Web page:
By Ashley Zimmerman
By Dana Krangel
By John Hood
By Ashley Zimmerman
By David Von Bader
By Sayre Berman
By Steve Brennan
By Ashley Zimmerman
Many years ago, when the buzzing was still unfamiliar, I theorized that it was the result of acute emotional trauma. It happened when a childhood friend suddenly moved away. It happened when a favorite cat met an untimely end courtesy of a deranged El Dorado. But as time went on, this hypothesis broke down. Sometimes a major trauma would trigger no buzzing. Sometimes buzzing would occur in a time of bliss. Still, every once in a great while, I would get that sensation at the base of my brain, the mild warmth, the faint buzz.
Finally I decided to ferret out the culprit. I disappeared into seclusion with a calendar and my childhood diary. After hours of mapping synchronicities, I broke the code. The hot skull drone corresponded exactly with the release of albums by Foreigner or Journey. The departing friend and the departed cat were just random coincidences; the former left town the week Foreigner released Double Vision (1978), while the latter left this world the week Journey released Captured (1981). The new theory held up to even the most rigorous testing: The worst of my episodes, the Crippling Brain Hum of 1979, came midway between the releases of Foreigner's Head Games and Journey's Evolution. Head games, indeed.
Imagine my terror, then, when I opened the newspaper a few weeks ago and learned that Journey and Foreigner were touring again. Now double it. That's how terrified I was. Not only were the two bands back on the road, but they were sharing the same stage. I considered buying a gun or buying the stadiums and padlocking them against the invading hordes. (To be clear: I have nothing against these bands, except for the fact that they interfere with my normal brain function.) In the end I settled for a more moderate solution: I custom-ordered a special lead-lined helmet and gritted my teeth in anticipation.
A little background: Journey and Foreigner, of course, were among the most successful rock bands of the late '70s and early '80s. Journey, founded by ex-Santana guitarist Neal Schon, was a fair-to-middling Bay Area jazz-rock unit before hiring Joyce DeWitt look-alike and vocalist Steve Perry in 1977. The first album to feature Perry, 1978's Infinity, sold more than a million copies on the strength of two huge singles ("Wheel in the Sky" and "Lights"). Even more successful albums followed, including Escape (1981) and Frontiers (1983), which turned Perry's soaring tenor loose on a mix of driving rockers ("Separate Ways (Worlds Apart)," "Who's Crying Now") and poignant ballads ("Open Arms," "Faithfully").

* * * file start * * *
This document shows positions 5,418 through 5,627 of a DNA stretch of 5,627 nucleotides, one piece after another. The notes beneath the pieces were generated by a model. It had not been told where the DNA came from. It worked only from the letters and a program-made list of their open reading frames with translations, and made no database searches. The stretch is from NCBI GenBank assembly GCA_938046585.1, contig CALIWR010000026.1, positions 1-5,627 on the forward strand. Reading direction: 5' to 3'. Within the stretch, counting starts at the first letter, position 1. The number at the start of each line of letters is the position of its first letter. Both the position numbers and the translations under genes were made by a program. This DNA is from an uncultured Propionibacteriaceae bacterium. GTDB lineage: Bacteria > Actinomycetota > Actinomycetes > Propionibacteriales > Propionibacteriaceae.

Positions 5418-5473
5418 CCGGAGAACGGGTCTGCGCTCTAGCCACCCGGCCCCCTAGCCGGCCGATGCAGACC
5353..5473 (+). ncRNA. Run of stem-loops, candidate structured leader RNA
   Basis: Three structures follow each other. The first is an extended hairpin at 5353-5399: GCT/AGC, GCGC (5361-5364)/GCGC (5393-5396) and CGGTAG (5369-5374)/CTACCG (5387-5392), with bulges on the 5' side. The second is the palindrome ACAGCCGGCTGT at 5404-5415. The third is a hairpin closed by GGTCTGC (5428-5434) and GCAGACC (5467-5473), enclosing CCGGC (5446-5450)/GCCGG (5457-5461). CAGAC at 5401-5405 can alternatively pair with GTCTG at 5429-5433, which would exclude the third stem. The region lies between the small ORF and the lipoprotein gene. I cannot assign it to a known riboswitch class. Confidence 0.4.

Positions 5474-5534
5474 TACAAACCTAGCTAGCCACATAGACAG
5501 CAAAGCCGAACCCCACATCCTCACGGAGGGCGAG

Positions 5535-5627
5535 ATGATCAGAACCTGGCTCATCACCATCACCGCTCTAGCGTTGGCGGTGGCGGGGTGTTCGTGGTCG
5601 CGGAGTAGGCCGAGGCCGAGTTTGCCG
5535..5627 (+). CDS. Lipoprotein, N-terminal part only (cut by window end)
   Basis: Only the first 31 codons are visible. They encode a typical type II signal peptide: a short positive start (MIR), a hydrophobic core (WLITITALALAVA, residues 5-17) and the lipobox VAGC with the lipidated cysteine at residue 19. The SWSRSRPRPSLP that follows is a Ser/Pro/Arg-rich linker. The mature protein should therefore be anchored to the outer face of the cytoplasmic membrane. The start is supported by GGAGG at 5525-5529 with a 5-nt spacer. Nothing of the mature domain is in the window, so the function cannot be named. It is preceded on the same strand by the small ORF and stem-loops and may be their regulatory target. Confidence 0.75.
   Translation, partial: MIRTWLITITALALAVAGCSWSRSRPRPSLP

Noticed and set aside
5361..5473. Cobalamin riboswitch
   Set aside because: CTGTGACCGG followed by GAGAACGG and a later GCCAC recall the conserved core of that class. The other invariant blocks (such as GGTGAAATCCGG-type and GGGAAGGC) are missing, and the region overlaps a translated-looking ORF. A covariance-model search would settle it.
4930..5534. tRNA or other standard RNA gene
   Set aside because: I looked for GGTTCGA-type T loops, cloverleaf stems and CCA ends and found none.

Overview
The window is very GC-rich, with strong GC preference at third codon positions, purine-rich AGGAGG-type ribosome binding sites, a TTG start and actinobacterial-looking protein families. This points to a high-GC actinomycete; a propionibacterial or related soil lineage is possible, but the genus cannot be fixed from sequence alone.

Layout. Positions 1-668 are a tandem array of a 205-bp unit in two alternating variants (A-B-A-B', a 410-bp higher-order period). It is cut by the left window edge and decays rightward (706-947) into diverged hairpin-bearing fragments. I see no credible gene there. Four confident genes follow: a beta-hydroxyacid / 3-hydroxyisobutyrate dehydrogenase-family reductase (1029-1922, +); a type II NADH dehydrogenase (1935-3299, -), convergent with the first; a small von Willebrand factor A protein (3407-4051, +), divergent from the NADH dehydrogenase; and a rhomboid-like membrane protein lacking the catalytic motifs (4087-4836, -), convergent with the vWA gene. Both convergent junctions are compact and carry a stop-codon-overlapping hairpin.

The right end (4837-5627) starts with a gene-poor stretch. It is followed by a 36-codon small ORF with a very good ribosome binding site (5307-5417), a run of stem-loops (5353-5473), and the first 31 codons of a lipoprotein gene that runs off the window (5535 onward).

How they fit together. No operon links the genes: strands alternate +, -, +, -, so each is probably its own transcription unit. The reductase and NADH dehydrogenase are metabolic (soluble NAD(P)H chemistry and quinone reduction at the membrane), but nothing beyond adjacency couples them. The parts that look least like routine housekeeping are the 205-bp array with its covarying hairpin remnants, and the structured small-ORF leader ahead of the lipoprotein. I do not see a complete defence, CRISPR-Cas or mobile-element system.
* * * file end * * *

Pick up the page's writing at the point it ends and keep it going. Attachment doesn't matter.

Foreigner, founded by guitarist Mick Jones (formerly of Spooky Tooth) and multi-instrumentalist Ian McDonald (formerly of King Crimson), rocketed to fame shortly after the release of its 1977 debut. With idiotically catchy hard-rock anthems ("Urgent," "Hot Blooded," "Juke Box Hero") furnished by the songwriting team of Jones and vocalist Lou Gramm, Foreigner sold millions of records before Gramm decamped for a solo career in the late '80s. Foreigner tried bravely to carry on with vocalist Johnny Edwards, but Gramm's vocal and lyric powers were sorely missed. The result? A step down, from moronic songs to submoronic songs (like "Flesh Wound" and "Mountain of Love," both from the 1991 LP Unusual Heat). A reunion with Gramm, 1995's Mr. Moonlight, did nothing except make my head hum.
From the comfort of my lead-lined helmet, I was able to ascertain that both bands have gone through some changes between their last chart appearances and the current tour. Foreigner, for example, has coaxed Gramm back into the fold and is billing this as the triumphant reunion tour. It is triumphant in two ways: In the mid-'90s Gramm fell into poor health and was eventually diagnosed with a benign brain tumor. Now having entirely recovered, he can once again punish the ears and brains of music fans everywhere.
To clarify: I do not wish Gramm any illness or any ill will at all. In fact I feel a certain affinity with him. Doctors -- some prominent in their fields -- have told me that his benign brain tumor may have caused symptoms similar to my Buzzing Brain Spells. "You know," one told me, affecting an affable manner, "you should get that checked out." I disagree. The fact remains that Gramm's tumor had a mysterious etiology, while the cause of my condition is well-known: Gramm's bleating vocals. More specifically: Foreigner vocals.
Just before I received my helmet, I went out and bought Gramm's 1987 solo debut, Ready or Not, fairly certain that I wasn't ready. The experience was bad -- how could it not be bad, with cookie-cutter power ballads like "Midnight Blue"? -- but my brain didn't even begin to buzz, and the whole experience made me a little sad, mainly because Gramm is now an older man and will never again be able to sport a lush cornucopia of curls, as he does on the cover of Ready or Not. Because of the tumor and the inoffensive solo album, I'm willing to make my peace with Gramm. I'm even willing to pass on making a joke about how "Urgent" now sounds like a jingle for adult diapers. But I'm not taking off the helmet.